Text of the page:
Chapter One - Complicated

A re-write of my two favourite characters lives. Hope you enjoy.


Dylan.

Clipping herself into the flimsy harness with a steadiness of hand that only came with years of practice; she peeked over the edge and shuddered delicately.

The drop was well over 100 metres down, from the top of the once white rickety bridge to the seemingly tiny boat 'parked' on the river below them.

Suddenly her many years of abseiling from various heights seemed to count for nothing.

And although she knew she would feel far better once she was actually doing the abseiling, she also knew that it was the wait she always hated.

However, usually whoever she was 'dropping' with at least attempted to make the wait shorter for the both of them

It went without saying that this time her company didn't help her at all.


Watching him, Sam found it amusing that even though they both knew he had never been abseiling before, he still tried to pretend that he knew what he was doing – despite the two needed attendants checking his harness (the third of the original three had left almost bursting into tears, after one of Dylan's surprisingly less snarky remarks).


Finally able to wrench her head away from his direction, she closed her eyes and muttered the same sentence to herself over and over again – attempting to distract herself from Dylan.

"It's for charity. It's for charity. It's for charity," and though he could not hear her words, Dylan heard the faint murmuring and glanced in her direction.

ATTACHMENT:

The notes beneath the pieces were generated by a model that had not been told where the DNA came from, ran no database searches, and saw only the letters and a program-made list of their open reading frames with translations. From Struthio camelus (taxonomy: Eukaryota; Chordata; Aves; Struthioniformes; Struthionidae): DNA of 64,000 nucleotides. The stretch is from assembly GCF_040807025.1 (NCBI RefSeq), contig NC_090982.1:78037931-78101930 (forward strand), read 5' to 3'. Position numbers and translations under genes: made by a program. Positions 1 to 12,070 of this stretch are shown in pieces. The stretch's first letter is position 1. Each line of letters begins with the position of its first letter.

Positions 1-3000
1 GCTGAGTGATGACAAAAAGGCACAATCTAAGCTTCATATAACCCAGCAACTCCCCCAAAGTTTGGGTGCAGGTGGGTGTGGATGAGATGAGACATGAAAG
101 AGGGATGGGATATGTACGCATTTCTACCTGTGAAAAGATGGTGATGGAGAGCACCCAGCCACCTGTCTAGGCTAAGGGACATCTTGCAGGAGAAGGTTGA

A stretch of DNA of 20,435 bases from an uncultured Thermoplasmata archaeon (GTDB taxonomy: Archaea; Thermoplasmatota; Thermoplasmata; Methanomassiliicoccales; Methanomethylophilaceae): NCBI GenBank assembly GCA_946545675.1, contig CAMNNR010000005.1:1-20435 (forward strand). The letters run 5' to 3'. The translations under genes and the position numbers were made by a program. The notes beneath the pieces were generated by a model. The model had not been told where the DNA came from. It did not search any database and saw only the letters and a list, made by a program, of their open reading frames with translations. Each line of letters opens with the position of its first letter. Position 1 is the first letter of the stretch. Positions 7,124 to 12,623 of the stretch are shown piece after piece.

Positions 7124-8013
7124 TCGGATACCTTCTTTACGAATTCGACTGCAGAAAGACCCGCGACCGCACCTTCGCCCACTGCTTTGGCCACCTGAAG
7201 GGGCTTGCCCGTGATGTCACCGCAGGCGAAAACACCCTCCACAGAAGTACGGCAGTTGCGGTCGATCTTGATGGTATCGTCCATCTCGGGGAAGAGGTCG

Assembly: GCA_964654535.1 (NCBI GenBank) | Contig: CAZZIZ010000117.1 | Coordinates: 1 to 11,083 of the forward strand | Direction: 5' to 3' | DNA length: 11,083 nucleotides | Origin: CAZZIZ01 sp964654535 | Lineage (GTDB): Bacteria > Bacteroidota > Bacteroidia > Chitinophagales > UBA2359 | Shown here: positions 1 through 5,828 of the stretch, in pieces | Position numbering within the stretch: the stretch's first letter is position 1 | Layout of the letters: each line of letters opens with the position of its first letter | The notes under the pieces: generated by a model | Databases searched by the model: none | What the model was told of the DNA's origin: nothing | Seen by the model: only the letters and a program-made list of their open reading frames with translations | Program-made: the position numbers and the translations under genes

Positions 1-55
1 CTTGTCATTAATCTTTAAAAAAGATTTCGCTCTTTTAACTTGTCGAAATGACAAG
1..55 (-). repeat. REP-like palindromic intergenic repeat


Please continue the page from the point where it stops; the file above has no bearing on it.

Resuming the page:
"Scared, Samantha?" He asked, not altogether unkindly, but with a definite smirk in his voice, referring to her face screwed up in concentration.

Her eyes snapped open at the statement, almost offended at the insinuation.

"Never!" She returned with a confident smile – but one that wasn't reciprocated on the inside.


And it was true in one sense – the abseiling itself gave her no sense of fear.

It was the fact that (for the first time ever) she was alone with Dylan, outside of work.

The worst part was that it wasn't an altogether unpleasant feeling.


Just stood there, with her mind wandering amongst fantasy lands, it wasn't until she noticed the instructor was starting to give them the safety warning that she brought herself sharply back to reality.

Finally, they were both ready, positioned to take the single step back at the whistle.


Three seconds…

Sam readied herself.


Two seconds…

Glancing at each other, an unspoken competition to be the fastest emerged instantly.


One second…

Sam bent her legs slightly and perfected her grip.


And then the whistle blew.


At the beginning, Dylan headed the impromptu 'race', but only for the first few moments, and even then simply due to his larger body mass, but Sam's years of practice, and better technique – not to mention the fact that she lived for the adrenaline rush the speed gave her – meant that slowly she inched ahead until she landed on the boat mere seconds ahead of him.

Refraining from laughing out loud at Dylan's slightly put-out expression, she merely unhooked herself from the mass of ropes and wires with an experienced hand, and walked off, leaving him entangled within his own ropes, and two brand new attendants coming to unhook him.


Sipping from a bottle of water, Sam watched Dylan out of the corner of her eye (something she found herself doing more and more often recently), smiling slightly as he argued with the café cashier over what exactly he wanted in his sandwich.

The poor boy was nearly in tears – an apparent habit of strangers near Dylan.

Noticing him finally finishing his rant at the unfortunate teenage boy, Sam forced herself to look away from him, as he passed by her and headed for the door.

Watching his steadily retreating back, she ducked her head, reminiscing on the past.


She remembered the first time they met, just over five months ago.

She remembered feeling so small beside the Great Dr Keogh.

She remembered he looked interesting.